Pittsburgh Pirates – Pedro Alvarez, 3B
The powerful Alvarez is getting his dues as the Pirates begin to gain national attention, but he still flies under the radar. He belted 30 homers last year despite hitting .244, and has 22 this year with a similar .249 average. He is an inconsistent defender, but his big swing is what have Pirates fans thinking playoffs for the first time in over two decades.
St. Louis Cardinals – Allen Craig, 1B
I would go so far as to argue that Craig may be the most underrated player in all of baseball. While not the sole reason, Craig was a major factor in St. Louis’ decision not to go overboard in trying to keep Albert Pujols. Craig showed plenty of promise through the 2011 season (.315, 11, 40), and filled Pujols’ shoes admirably last season (.307, 22, 92 in 119 games), and both years those numbers could have been much more impressive if not for injuries costing him significant playing time. This season, he is not only a run-producing machine (.325, 10, 69 in 84 games), but a master of the clutch as well (.476 average with RISP, .488 RISP/2 outs), and he has stayed healthy. No, Cardinals fans won’t suddenly forget Pujols, but Craig is certainly doing his part, and it’s amazing more people outside of St. Louis haven’t taken notice. It’s hard to argue Joey Votto getting the starting All-Star nod, but Craig being a reserve just seems wrong.
National League West
Arizona Diamondbacks – Patrick Corbin, SP
In the time it took me to write from the Braves to the D’backs, I realized that while Freddie Freeman is a legitimate MVP candidate, if the award were given out now, it would probably need to go to Corbin. If not for the brilliance of the sophomore lefty, the first-place Diamondbacks would be fighting the Padres for NL West cellar space. Corbin has been magnificent, going 10-1 with a 2.40 ERA and allowing a measly 90 hits in 123.2 innings pitched while striking out 99 batters and issuing just 31 walks. Each passing day, the Angels look more and more foolish for dealing Corbin (along with Joe Saunders, Rafael Rodriguez and later Tyler Skaggs) for Dan Haren. (Disclaimer: It would have been very fair of me to go with Corbin’s fellow All-Star, Paul Goldschmidt, here, who is also worthy of MVP consideration).
Colorado Rockies – Michael Cuddyer, RF
The former Twin gained a little national recognition with a 27-game hitting streak, but has mostly gone unnoticed in Denver this season despite stellar numbers (.338, 15, 52). Cuddyer had several strong seasons with the Twins, including a 32-homer campaign in 2009, but looks to have developed into a complete hitter this season. He has never batted above .284 in his career, but has always been a steady player who appears to have taken a big step forward this year, even if not many people have noticed.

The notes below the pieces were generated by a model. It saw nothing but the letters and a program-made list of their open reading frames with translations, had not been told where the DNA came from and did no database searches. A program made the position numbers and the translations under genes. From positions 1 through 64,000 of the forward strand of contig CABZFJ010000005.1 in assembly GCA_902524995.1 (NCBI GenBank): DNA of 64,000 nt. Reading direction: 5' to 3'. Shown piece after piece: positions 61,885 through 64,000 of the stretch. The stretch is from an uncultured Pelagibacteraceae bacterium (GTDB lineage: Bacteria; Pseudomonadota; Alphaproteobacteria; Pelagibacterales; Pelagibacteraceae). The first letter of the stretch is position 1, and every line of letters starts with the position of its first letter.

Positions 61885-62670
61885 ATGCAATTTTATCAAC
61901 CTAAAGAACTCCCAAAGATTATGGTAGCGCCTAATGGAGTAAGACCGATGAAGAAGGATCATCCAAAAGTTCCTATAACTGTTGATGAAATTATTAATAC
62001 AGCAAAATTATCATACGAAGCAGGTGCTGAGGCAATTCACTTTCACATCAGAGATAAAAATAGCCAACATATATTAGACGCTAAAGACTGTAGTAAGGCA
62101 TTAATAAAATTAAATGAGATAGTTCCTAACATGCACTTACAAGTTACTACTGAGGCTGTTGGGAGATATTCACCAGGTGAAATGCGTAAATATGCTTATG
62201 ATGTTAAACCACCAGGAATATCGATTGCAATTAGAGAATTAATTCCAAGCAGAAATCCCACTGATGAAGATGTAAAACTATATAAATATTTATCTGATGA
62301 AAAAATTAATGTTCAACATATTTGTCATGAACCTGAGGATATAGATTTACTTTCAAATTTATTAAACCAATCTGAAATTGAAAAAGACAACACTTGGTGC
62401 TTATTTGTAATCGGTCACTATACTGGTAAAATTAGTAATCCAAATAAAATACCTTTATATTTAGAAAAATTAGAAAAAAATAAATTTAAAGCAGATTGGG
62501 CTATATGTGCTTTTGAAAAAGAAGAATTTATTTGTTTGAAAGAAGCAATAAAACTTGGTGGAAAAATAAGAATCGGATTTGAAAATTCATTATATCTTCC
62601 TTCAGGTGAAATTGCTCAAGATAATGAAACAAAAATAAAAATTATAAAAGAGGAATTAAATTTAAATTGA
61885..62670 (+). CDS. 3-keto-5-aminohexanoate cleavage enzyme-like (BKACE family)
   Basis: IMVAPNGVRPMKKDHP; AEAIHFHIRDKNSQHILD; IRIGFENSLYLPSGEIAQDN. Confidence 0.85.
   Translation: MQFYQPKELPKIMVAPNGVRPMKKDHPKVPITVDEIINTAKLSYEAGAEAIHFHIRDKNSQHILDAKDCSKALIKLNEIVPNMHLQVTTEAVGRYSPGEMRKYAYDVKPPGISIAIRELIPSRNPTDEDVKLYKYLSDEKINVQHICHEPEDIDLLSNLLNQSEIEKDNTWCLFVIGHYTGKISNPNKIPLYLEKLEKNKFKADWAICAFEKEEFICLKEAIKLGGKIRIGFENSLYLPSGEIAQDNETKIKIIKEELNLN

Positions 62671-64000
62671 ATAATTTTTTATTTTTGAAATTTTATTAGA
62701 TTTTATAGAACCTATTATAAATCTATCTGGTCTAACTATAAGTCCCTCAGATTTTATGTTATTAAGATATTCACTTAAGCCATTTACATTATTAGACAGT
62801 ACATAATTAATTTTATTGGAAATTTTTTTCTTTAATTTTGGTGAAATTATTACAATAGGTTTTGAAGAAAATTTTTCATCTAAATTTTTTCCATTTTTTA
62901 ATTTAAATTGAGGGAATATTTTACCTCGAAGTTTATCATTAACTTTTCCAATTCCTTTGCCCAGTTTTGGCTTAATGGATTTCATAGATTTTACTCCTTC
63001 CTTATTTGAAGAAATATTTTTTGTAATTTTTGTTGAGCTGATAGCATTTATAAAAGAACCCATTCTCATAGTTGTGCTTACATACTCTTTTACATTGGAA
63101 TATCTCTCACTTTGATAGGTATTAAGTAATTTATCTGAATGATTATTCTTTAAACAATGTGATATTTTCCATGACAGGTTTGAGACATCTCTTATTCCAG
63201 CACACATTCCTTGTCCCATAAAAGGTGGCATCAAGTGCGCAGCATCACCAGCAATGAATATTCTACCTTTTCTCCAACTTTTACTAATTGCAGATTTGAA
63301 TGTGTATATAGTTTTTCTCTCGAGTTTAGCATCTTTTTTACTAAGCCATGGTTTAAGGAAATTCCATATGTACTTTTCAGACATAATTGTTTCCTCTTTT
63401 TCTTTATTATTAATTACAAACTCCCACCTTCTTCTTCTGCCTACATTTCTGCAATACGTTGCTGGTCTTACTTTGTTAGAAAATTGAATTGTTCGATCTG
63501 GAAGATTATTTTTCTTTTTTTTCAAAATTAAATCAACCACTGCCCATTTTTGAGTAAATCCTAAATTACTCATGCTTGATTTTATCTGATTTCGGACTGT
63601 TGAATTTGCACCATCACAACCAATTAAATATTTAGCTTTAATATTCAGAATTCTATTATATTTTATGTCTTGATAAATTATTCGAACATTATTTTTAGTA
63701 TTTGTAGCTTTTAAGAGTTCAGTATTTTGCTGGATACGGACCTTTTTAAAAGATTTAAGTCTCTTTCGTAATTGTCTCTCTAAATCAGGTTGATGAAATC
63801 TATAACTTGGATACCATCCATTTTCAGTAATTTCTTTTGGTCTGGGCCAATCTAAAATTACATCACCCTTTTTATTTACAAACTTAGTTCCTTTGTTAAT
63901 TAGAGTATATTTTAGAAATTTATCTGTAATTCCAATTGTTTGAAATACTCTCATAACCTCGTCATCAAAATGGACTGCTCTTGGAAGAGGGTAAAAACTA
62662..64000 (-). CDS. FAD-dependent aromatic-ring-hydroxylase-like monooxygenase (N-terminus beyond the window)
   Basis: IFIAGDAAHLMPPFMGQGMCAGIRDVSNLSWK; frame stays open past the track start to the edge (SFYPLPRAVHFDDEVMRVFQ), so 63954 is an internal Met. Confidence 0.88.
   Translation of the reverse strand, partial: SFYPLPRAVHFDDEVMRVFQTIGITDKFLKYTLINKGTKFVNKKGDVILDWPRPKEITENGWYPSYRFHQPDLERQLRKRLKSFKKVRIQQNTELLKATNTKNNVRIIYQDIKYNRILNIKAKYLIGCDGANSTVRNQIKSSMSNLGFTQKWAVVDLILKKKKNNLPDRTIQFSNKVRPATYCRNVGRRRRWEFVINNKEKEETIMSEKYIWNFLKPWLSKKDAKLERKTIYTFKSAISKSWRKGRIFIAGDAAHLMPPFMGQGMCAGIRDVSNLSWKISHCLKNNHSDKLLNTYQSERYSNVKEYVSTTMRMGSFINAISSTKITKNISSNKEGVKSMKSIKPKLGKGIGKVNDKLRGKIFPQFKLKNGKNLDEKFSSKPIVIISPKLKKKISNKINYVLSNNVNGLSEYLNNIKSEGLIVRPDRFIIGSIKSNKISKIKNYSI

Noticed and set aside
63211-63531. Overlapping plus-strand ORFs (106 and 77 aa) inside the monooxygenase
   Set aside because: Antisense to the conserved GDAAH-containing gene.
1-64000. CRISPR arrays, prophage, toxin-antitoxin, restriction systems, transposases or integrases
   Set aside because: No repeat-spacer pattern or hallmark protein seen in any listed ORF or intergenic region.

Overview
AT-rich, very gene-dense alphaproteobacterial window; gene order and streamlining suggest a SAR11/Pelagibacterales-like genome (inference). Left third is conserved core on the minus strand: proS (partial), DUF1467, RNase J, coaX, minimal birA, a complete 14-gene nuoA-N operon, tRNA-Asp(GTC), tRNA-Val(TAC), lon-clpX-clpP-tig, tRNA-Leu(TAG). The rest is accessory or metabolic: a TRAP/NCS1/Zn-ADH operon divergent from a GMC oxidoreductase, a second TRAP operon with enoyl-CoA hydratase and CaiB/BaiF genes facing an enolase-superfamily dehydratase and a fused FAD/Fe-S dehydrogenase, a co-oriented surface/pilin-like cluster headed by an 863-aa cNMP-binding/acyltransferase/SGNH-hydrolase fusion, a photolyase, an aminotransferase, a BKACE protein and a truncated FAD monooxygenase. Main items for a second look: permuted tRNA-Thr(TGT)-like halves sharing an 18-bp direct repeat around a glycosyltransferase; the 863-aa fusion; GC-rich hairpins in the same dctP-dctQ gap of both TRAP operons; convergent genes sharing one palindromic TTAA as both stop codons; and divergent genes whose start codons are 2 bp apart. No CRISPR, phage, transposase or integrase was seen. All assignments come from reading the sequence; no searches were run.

Los Angeles Dodgers – Kenley Jansen, RP
I think the Brandon League experiment is finally over. Jansen has always had closer-like stuff and it seems puzzling he wasn’t in the role to begin the year. He hasn’t exactly been flawless, but his overall numbers (2-3, 2.49) belie his potential to dominate (296 strikeouts in 189 career innings pitched). If he can stay healthy, he can be the stopper the Dodgers need to make a run in the NL West.
San Diego Padres – Luke Gregerson, RP
Gregerson is Old Reliable for San Diego, having never had an ERA above 3.24 in four full seasons as a Padre entering 2013. He is 4-4 with a 2.68 ERA this year in 40 games, and his sidearm delivery has enabled him to have more strikeouts than innings pitched in three of his first four seasons. For a Padres team lacking impact players, Gregerson has been one of the few constants and should be considered among the game’s premier late-inning relievers.
San Francisco Giants – Madison Bumgarner, SP
Bumgarner may be a stretch for this list, considering he has pitched 15 shutout innings in two World Series starts, but it still feels like he goes unmentioned when discussing the game’s elite pitchers, which he certainly is. The southpaw with the smooth delivery has been remarkably consistent, with ERAs of 3.00, 3.21, 3.37 and 3.05 this year while compiling a 45-35 record. He averages 8.2 K/9 IP in his career, and his outstanding 2013 campaign has been even more critical considering the struggles of ace Matt Cain. At just 23 years of age, here’s hoping people start taking notice of Bumgarner soon.